Tuesday, July 7, 2009

SecDef's Come and Gone

Robert McNamara just passed away, getting nearly the same amount of attention that Michael Jackson has been getting. Ok, one second's worth of MJ attention, despite the fact that McNamara had a huge impact on US foreign policy as SecDef, on the world as head of the World Bank, and on reconciliation/forgiveness as he spent his post-SecDef life trying to make up for the mistakes he made.

I show his documentary, Fog of War, in my Intro to IR class on a regular basis. He not only tried to explain why he did what he did, but desperately wanted to educate leaders, present and future, so that they avoid his mistakes, which included a significant amount of arrogance. Reviled by the military for his micromanagement, bringing in a group of inexperienced but not at all humble whiz kids into the Pentagon, the parallels to Rumsfeld are easy to make. A younger McNamara actually looked a great deal like Rummy, so when I show the movie, it is hard not to think about the Rumsfeld era.

But there is a huge difference between the two: McNamara realized he had made some mistakes, sought belatedly to try to correct them, and tried to learn from them. Rummy has yet to show any real remorse or any realization that he might have erred. [Indeed, in the final act of the Harry Potter novels, Lord Voldemort retains the possibility to un-break his soul if he just demonstrates some remorse, but does not].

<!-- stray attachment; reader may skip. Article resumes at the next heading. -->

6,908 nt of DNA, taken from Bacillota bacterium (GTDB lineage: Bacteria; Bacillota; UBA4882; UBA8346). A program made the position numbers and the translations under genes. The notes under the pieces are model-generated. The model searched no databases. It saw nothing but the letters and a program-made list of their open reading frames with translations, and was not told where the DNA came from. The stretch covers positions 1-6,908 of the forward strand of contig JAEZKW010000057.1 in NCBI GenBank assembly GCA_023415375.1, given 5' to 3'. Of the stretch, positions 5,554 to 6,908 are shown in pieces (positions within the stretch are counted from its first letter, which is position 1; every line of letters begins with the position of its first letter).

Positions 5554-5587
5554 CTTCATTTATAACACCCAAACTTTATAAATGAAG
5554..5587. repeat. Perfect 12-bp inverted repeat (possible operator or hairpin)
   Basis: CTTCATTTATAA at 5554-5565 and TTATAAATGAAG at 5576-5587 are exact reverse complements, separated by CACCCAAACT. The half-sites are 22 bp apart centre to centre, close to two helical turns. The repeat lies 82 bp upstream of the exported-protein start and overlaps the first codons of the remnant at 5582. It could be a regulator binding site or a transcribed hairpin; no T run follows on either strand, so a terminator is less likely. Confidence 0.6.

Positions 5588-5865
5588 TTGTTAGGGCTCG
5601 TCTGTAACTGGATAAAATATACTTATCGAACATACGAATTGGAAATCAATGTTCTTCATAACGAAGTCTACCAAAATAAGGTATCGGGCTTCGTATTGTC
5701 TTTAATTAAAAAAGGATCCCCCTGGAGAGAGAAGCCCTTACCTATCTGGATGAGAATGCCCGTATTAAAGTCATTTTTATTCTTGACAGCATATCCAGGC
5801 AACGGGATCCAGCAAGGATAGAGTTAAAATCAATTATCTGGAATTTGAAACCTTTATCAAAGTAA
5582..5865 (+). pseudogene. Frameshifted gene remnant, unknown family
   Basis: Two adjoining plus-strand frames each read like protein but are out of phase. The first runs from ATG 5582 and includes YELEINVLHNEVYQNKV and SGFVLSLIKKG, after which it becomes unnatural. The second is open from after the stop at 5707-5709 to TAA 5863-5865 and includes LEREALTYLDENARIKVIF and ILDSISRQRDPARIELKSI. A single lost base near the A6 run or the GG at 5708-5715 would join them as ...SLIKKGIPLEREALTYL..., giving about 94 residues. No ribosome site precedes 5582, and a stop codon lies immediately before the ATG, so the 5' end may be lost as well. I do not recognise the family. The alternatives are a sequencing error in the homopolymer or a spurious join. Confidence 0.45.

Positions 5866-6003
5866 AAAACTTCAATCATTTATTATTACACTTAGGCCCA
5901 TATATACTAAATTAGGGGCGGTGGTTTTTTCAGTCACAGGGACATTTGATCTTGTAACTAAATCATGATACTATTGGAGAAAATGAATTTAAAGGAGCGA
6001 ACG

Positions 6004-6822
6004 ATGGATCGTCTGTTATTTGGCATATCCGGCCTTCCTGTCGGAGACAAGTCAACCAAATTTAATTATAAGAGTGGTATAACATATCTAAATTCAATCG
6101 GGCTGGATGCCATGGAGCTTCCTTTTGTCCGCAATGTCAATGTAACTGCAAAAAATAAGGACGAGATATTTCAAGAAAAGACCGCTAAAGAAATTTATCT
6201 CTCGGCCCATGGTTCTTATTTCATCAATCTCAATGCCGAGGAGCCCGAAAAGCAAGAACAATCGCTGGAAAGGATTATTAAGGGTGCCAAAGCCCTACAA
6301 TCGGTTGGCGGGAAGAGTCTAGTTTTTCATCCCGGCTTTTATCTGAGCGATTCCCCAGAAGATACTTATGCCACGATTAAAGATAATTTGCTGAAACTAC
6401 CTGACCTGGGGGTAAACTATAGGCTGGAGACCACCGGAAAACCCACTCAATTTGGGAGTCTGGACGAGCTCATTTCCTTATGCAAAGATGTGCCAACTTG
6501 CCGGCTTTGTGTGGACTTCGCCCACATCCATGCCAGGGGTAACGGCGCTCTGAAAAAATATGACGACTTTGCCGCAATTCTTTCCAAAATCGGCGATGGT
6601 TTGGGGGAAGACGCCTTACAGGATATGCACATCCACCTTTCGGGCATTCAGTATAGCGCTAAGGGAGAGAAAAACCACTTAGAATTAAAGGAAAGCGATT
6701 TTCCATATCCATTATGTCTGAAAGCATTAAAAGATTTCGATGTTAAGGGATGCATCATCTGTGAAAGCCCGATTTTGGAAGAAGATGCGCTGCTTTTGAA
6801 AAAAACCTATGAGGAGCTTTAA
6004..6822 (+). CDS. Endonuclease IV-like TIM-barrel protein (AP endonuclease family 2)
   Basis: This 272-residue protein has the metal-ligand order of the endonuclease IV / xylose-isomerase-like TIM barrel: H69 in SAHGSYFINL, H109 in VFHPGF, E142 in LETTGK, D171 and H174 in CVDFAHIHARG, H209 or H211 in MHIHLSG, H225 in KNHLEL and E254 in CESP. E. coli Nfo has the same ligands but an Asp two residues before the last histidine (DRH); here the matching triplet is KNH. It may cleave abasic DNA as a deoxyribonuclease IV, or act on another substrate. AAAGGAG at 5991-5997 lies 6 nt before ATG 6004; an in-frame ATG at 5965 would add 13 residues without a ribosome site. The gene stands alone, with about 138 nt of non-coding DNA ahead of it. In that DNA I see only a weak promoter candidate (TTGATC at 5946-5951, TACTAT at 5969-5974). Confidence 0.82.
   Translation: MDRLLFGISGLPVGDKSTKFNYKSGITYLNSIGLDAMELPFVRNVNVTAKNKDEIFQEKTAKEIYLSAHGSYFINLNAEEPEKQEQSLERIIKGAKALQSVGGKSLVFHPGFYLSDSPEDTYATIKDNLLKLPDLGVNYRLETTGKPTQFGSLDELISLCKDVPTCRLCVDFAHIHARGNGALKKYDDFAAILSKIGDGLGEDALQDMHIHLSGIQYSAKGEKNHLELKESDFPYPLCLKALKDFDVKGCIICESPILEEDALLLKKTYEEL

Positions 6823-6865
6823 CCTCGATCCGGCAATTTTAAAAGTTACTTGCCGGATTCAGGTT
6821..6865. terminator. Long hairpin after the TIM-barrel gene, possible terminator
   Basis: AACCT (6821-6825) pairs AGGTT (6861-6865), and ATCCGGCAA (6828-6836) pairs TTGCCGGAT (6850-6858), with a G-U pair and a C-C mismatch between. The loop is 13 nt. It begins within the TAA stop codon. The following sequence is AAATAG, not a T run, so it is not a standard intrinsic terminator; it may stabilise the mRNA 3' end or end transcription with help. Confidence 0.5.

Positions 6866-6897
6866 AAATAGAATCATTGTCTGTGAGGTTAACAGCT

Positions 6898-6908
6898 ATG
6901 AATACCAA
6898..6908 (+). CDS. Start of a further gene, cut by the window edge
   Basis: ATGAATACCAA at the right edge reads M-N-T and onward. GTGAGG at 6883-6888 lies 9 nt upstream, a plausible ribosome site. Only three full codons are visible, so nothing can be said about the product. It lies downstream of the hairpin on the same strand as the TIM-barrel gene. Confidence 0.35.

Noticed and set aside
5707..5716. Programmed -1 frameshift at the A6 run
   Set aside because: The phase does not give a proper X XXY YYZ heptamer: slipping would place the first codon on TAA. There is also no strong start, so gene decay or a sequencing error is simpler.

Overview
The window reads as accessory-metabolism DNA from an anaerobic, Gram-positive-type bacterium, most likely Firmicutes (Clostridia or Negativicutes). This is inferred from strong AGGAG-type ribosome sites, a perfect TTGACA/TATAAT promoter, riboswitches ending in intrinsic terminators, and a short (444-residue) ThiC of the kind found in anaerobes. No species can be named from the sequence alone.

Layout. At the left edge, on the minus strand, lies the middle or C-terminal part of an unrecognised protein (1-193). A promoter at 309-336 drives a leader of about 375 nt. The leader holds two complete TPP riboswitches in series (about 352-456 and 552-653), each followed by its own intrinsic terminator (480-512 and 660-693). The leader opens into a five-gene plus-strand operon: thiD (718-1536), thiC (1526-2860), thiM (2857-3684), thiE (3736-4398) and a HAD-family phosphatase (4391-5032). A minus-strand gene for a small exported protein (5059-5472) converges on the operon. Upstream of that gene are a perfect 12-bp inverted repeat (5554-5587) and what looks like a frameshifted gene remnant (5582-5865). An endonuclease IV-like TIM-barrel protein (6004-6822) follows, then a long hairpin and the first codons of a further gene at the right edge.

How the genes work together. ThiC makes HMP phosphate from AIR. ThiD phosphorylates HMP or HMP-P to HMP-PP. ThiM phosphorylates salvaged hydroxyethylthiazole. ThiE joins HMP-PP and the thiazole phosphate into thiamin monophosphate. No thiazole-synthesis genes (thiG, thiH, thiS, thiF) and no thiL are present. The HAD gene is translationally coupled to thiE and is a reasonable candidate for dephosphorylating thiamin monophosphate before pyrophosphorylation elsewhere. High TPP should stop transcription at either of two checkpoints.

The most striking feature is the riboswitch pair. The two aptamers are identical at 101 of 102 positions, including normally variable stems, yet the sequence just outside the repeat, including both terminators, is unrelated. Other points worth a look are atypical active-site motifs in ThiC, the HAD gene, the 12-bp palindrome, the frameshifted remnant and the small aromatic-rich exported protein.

I also believe that McNamara did less harm than Rummy--because the military of the 1960s was not going to fight the war in Vietnam any better without him interfering. Rummy, on the other hand, has blazed a very visible trail of bad decisions that made things significantly worse, from cutting the number of MP battalions that were supposed to go to Bagdhad to keeping a very low force cap in Afghanistan in 2002, which helped to make Anaconda a lost opportunity.

Perhaps I would be as angry at McNamara had I been politically aware at the time, but I doubt it. McNamara had the chance to have a second and third act in his life, and he made much of them.

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